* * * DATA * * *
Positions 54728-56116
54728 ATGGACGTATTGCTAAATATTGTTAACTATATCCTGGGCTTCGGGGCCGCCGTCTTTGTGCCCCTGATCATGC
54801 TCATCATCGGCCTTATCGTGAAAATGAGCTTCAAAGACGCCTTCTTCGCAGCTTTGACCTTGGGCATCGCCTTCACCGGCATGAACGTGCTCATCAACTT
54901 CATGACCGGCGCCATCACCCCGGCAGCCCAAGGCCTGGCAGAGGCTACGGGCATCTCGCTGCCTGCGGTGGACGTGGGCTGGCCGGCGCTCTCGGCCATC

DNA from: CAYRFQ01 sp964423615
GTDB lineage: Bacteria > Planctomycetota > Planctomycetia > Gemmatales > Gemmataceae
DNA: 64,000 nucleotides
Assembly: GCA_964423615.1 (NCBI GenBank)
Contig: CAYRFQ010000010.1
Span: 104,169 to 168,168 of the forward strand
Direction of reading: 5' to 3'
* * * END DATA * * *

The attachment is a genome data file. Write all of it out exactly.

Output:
Positions 54728-56116
54728 ATGGACGTATTGCTAAATATTGTTAACTATATCCTGGGCTTCGGGGCCGCCGTCTTTGTGCCCCTGATCATGC
54801 TCATCATCGGCCTTATCGTGAAAATGAGCTTCAAAGACGCCTTCTTCGCAGCTTTGACCTTGGGCATCGCCTTCACCGGCATGAACGTGCTCATCAACTT
54901 CATGACCGGCGCCATCACCCCGGCAGCCCAAGGCCTGGCAGAGGCTACGGGCATCTCGCTGCCTGCGGTGGACGTGGGCTGGCCGGCGCTCTCGGCCATC

DNA from: CAYRFQ01 sp964423615
GTDB lineage: Bacteria > Planctomycetota > Planctomycetia > Gemmatales > Gemmataceae
DNA: 64,000 nucleotides
Assembly: GCA_964423615.1 (NCBI GenBank)
Contig: CAYRFQ010000010.1
Span: 104,169 to 168,168 of the forward strand
Direction of reading: 5' to 3'